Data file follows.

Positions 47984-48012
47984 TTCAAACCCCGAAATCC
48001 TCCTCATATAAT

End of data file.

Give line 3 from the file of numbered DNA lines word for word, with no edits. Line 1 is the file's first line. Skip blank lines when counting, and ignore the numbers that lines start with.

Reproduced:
48001 TCCTCATATAAT